Magnetic refrigeration at room temperature is a promising technology with the potential of competing with traditional vapor compression technology. It promises high energy conversion efficiency values, and is environmental friendly. In fact it can operate with zero ODP (Ozone Depletion Potential) and low GWP (Global Warming Potential) fluids. Furthermore the process and the plant configuration are very simple and the device promise to be very compact, with low noise and vibrations. The literature shows many prototypes developed and built both with proof of principle purposes and with performance oriented purposes. Very different embodiments and arrangements can be conceived, operating with similar or identical conceptual behavior. An existing classification methodology is discussed and applied to a wide set of prototypes and test sections known in the literature up to the year 2014. In this short review, most used configurations and trends are described according to the proposed classification criteria. The method is able to highlight common and uncommon solutions, and to show conceptual differences and similarities between different embodiments, irrespective of the engineering solutions chosen by the designer.

A classification methodology applied to existing room temperature magnetic refrigerators up to the year 2014

SCARPA, FEDERICO;TAGLIAFICO, GIULIO;TAGLIAFICO, LUCA ANTONIO
2015

Abstract

Magnetic refrigeration at room temperature is a promising technology with the potential of competing with traditional vapor compression technology. It promises high energy conversion efficiency values, and is environmental friendly. In fact it can operate with zero ODP (Ozone Depletion Potential) and low GWP (Global Warming Potential) fluids. Furthermore the process and the plant configuration are very simple and the device promise to be very compact, with low noise and vibrations. The literature shows many prototypes developed and built both with proof of principle purposes and with performance oriented purposes. Very different embodiments and arrangements can be conceived, operating with similar or identical conceptual behavior. An existing classification methodology is discussed and applied to a wide set of prototypes and test sections known in the literature up to the year 2014. In this short review, most used configurations and trends are described according to the proposed classification criteria. The method is able to highlight common and uncommon solutions, and to show conceptual differences and similarities between different embodiments, irrespective of the engineering solutions chosen by the designer.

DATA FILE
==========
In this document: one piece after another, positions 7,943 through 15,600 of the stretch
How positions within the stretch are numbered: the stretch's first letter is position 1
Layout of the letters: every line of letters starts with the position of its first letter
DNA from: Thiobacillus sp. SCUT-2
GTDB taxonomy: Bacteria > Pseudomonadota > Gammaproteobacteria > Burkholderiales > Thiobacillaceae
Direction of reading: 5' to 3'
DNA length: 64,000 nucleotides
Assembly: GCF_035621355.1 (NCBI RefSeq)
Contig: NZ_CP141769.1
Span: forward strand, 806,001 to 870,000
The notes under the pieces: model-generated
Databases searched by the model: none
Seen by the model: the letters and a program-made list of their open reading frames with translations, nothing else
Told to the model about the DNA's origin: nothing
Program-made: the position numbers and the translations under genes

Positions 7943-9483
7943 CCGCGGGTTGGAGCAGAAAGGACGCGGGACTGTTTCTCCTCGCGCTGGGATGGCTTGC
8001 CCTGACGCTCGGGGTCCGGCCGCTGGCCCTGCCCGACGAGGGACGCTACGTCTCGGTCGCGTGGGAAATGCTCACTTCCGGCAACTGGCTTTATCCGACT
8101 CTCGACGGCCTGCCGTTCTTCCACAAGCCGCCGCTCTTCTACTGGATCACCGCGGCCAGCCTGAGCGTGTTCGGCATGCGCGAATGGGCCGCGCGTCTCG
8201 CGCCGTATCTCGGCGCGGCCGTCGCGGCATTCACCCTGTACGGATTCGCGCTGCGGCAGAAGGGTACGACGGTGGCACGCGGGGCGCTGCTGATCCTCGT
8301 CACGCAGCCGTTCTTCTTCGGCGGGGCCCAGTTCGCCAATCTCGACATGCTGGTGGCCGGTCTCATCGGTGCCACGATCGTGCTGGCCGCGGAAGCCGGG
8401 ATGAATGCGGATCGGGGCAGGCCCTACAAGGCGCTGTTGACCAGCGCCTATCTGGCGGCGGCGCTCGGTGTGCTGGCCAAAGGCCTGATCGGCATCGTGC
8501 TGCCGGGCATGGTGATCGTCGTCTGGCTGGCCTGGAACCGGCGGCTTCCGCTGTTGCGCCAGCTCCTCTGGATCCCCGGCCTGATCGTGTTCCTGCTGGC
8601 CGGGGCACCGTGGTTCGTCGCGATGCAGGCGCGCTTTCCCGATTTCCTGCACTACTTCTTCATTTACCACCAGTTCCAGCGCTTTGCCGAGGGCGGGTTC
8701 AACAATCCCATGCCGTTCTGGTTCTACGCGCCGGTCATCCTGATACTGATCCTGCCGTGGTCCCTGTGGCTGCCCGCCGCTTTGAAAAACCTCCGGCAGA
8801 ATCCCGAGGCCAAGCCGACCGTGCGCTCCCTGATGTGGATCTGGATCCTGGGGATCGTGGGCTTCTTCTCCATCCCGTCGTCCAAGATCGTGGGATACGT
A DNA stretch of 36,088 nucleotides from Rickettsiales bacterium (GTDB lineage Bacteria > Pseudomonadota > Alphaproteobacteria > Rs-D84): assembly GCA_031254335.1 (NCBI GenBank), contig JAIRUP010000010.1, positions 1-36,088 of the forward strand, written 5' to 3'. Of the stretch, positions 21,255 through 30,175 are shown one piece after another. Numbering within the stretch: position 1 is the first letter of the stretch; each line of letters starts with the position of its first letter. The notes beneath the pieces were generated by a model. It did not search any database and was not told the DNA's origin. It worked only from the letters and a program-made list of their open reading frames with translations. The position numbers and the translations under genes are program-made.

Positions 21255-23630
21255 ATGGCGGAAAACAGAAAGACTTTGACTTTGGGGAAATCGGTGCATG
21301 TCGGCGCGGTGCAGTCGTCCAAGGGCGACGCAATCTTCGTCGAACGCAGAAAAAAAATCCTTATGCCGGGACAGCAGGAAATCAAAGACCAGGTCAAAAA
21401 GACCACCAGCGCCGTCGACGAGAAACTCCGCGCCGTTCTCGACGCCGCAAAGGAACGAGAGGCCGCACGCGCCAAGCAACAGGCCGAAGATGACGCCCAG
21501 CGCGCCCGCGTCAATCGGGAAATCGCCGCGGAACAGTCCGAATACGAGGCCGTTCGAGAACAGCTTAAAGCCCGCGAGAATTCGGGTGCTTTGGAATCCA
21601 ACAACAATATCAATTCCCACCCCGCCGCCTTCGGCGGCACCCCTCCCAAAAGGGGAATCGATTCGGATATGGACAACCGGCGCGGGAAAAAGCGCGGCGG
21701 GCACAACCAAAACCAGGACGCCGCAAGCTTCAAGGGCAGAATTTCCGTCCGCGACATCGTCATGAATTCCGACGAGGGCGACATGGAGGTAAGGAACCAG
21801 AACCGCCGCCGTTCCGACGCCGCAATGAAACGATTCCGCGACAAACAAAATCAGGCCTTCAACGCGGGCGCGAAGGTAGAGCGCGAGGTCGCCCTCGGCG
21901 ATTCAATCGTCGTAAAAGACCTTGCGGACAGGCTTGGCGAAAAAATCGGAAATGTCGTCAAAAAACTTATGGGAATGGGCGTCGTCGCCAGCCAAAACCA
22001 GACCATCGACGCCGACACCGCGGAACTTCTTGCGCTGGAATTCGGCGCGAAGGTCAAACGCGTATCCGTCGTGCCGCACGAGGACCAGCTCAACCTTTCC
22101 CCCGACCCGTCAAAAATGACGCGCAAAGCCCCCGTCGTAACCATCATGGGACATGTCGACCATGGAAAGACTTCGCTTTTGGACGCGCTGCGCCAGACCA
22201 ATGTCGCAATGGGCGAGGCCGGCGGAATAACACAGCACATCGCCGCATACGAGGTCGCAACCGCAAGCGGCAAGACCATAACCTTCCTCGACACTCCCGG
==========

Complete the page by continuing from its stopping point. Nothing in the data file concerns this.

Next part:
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Utilizza questo identificativo per citare o creare un link a questo documento: http://hdl.handle.net/11567/823314
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